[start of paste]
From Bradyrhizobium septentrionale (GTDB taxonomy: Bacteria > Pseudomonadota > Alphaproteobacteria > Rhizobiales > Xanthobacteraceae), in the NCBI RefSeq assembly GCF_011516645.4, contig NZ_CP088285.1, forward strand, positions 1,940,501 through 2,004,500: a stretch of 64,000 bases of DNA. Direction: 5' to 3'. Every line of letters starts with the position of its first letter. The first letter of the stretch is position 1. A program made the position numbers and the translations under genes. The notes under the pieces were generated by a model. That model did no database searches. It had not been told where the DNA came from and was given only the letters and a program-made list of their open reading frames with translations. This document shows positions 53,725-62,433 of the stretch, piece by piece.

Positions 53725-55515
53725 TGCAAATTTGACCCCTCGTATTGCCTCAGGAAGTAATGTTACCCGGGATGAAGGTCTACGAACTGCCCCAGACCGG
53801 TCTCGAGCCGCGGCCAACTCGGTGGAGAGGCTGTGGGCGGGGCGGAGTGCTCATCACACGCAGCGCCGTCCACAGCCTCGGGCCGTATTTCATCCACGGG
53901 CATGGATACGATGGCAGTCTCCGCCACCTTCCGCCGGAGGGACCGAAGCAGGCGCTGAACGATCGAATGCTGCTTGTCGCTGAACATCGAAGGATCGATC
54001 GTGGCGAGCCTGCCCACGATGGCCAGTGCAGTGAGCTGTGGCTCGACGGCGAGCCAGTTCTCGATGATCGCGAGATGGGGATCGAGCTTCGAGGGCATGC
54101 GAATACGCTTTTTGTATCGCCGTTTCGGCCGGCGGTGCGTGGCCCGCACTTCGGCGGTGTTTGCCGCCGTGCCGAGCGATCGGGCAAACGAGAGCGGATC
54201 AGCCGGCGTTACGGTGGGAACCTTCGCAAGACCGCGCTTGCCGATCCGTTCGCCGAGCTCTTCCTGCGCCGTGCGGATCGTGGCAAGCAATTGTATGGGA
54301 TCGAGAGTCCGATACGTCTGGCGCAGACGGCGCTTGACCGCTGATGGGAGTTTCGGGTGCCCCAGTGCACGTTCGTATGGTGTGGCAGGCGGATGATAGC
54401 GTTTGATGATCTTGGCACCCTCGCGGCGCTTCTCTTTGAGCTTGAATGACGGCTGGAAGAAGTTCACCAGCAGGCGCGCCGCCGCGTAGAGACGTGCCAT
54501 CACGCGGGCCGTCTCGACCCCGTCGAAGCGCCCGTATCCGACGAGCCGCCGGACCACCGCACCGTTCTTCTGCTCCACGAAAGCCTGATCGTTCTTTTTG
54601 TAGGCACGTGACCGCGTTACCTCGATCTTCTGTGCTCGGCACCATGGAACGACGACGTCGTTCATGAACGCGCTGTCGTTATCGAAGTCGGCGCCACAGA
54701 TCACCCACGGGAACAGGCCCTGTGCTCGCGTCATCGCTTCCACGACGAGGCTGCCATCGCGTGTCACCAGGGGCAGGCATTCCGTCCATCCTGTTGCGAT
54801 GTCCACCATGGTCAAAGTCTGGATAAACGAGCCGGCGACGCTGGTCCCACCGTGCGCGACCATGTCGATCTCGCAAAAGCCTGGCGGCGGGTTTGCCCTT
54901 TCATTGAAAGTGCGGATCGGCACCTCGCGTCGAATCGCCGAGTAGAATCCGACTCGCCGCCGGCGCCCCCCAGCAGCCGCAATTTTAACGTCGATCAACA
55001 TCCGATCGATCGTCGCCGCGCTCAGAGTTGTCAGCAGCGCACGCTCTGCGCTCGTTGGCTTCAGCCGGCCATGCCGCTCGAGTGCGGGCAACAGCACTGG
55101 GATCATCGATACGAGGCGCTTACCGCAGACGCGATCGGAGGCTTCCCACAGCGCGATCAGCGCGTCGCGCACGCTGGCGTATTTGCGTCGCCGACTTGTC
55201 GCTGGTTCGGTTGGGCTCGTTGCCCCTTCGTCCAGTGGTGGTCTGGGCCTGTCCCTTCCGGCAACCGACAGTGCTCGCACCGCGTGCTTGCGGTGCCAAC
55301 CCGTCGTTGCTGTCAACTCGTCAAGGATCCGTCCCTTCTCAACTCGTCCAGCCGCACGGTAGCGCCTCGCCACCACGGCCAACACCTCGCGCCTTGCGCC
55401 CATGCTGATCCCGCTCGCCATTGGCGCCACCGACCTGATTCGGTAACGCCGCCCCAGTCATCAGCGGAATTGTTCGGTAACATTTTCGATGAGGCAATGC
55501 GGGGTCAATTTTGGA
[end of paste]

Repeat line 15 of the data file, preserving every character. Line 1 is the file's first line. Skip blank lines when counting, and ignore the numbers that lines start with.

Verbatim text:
54901 TCATTGAAAGTGCGGATCGGCACCTCGCGTCGAATCGCCGAGTAGAATCCGACTCGCCGCCGGCGCCCCCCAGCAGCCGCAATTTTAACGTCGATCAACA